Is it possible to change DIV position from absolute to relative (and from relative to absolute)? DIV should remain on same place.

  • 1
    Are you asking "Will it remain in the same place?". If so, yes it will, but as relative, it will be in the document flow, absolute, it will not. – Zoidberg Mar 30 '10 at 14:03
  • I have absolutely positioned elements that should be converted to relative. The problem is that I can't calculate relative right position (top, left) , so elements will be kept on their places. – John Mar 30 '10 at 14:12

you can change that attribute with

$(object).css({position: 'absolute'});

For instance:
You could use jQuery's methods .position() or .offset() to set "top" and "left" css attribute aswell, that way your object should stay at it's position changing from relative -> absolute.

I don't think that works vice versa.

demo code: http://jsbin.com/uvoka

  • $(object).css({position: 'absolute',top: dy, left:dx}); clone.css({position: 'relative'}); not works - element position after changing to relative, position is different but when I stored offset and set it again after changing to relative, position is the same $(object).css({position: 'absolute',top: dy, left:dx}); var x = clone.offset().left; var y = clone.offset().top; clone.css({position: 'relative'}); offset({ top: y, left: x }); – John Mar 30 '10 at 14:28
  • quick example of possibilitys: jsbin.com/uvoka Kind Regards, --Andy – jAndy Mar 30 '10 at 16:44
  • The suggested "solution" is NOT converting anything!!! – Edward Olamisan Apr 29 '14 at 16:08

Because formatting in comments is not work I will publish solution here

$(object).css({position: 'absolute',top: dy, left:dx});
// dy, dx - some coordinates
$(object).css({position: 'relative'});

Does not work: element position after changing to relative is different.

But when I stored offset and set it again after changing to relative, position is the same:

$(object).css({position: 'absolute',top: dy, left:dx});
var x = $(object).offset().left;
var y = $(object).offset().top;
$(object).css({position: 'relative'});
$(object).offset({ top: y, left: x }); 
  • Thx for sharing this. really helped me. – Morteza Milani Mar 15 '11 at 23:23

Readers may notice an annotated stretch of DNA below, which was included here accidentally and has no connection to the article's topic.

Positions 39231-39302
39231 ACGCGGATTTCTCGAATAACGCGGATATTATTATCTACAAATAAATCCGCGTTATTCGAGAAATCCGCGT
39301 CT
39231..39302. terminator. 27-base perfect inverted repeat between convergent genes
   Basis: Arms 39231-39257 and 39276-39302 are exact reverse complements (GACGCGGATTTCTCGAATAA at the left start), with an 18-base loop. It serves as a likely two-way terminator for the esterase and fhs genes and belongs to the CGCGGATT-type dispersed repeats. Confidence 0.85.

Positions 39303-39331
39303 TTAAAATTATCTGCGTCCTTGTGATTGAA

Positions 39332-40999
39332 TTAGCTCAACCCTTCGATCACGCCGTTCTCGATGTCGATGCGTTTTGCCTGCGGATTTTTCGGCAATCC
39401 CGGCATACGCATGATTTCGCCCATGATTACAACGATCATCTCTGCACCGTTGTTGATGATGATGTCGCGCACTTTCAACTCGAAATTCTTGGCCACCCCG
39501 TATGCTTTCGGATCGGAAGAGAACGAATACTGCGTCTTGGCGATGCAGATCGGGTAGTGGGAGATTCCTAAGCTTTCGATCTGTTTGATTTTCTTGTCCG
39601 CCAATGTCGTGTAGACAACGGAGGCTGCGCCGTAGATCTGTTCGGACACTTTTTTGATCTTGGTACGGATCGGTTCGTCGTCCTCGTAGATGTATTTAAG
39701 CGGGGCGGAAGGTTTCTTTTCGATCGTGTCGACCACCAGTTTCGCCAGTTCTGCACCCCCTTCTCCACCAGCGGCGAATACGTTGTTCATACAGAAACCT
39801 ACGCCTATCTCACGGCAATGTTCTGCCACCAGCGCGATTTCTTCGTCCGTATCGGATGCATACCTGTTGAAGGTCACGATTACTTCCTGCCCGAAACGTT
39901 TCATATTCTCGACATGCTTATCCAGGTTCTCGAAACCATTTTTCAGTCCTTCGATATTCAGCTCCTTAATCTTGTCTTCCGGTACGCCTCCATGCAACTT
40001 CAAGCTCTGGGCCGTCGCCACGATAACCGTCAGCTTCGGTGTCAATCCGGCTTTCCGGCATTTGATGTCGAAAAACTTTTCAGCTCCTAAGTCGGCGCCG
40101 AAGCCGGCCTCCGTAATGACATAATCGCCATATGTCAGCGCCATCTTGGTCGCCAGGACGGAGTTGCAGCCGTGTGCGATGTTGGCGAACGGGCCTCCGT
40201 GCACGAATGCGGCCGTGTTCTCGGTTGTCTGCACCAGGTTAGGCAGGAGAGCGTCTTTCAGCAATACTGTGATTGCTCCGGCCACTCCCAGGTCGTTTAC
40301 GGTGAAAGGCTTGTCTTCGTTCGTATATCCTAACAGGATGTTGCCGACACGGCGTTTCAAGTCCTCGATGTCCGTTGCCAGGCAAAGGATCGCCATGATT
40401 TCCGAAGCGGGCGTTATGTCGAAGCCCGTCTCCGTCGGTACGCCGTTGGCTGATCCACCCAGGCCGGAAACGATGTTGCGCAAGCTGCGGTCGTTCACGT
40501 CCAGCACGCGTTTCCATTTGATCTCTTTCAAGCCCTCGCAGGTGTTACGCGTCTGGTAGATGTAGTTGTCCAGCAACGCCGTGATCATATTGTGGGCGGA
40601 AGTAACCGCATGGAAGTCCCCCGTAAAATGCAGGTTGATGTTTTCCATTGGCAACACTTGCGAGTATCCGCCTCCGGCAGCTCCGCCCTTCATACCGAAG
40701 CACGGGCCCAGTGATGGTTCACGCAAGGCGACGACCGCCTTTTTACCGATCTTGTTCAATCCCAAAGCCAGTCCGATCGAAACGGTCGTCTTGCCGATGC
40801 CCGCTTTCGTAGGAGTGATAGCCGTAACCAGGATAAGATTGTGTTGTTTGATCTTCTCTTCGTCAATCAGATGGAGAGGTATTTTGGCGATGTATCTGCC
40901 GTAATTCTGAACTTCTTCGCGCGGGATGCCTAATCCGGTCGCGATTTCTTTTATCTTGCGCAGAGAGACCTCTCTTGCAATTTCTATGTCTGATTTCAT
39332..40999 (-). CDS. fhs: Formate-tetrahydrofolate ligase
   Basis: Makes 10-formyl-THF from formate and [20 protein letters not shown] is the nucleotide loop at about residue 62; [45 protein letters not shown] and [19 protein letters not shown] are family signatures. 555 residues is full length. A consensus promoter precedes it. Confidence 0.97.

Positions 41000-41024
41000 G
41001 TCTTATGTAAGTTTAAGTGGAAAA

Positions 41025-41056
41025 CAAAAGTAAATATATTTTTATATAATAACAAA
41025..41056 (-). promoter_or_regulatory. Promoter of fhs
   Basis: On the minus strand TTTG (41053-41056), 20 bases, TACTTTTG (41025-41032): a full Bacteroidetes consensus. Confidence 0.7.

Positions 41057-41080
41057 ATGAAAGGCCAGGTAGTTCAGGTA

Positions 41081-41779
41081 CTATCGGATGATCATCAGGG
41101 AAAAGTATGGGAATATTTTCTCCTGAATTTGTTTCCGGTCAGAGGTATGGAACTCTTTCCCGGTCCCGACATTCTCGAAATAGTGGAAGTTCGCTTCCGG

• does this code changes from absolute to relative?? – Varun Apr 13 '11 at 5:43

If you really want to get the total top offset of an element that is a child of elements with absolute and relative positions you could use this function

function calcTotalOffsetTop(elm)
var totalOffsetTop  = 0,
curr            = elm;

while( curr.parent().is(':not(body)') )
    curr            = curr.parent();
    totalOffsetTop  += curr[0].offsetTop;
return totalOffsetTop;

this is the basically the code for the solution given by plodder above.

  • This is perfect for elements inside a non body parent, which is exactly what I require. Thanks. I actually, use the prototype.js framework, so I was wondering whether 'absolutize()' does the same thing, as mentioned below, but I have a feeling it only makes an element 'absolute', relative to its parent and not the document body.So, I will use your solution... – Charles Robertson Mar 5 '18 at 20:58

prototype.js has element.absolutize() and element.relativize which work very well.

The problem with going from relative to absolute is that element.offsetTop and offsetLeft

only give the offset of your element to its parent. You need to measure the cumualtive offset (i.e.

the offset of your element to its parent +
the offset of the parent to its parent +
the offset of its parent to its parent +


  • I have always wondered what this method, actually does? Will it make a non 'body' child element maintain its position, whilst appending it to the document's body? Or does it just 'absolutise' an element relative to its parent? If it is the latter, then I will use the solution, above yours. Thanks – Charles Robertson Mar 5 '18 at 21:03

You can quite easily change it from relative to absolute by using it's offsetLeft and offsetTop values as left and top styles.

The other way around is harder. You would basically have to change it to relative and see where it ended up, then calculate new offset values from the current offset and the desired location.

Note that when the positioning is relative, the element is part of the page flow and may affect other elements. When the position is absolute, the element is outside the page flow and doesn't affect other elements. So, if you change between absolute and relative positioning, you may need to do changes to other elements also if you don't want them to move.

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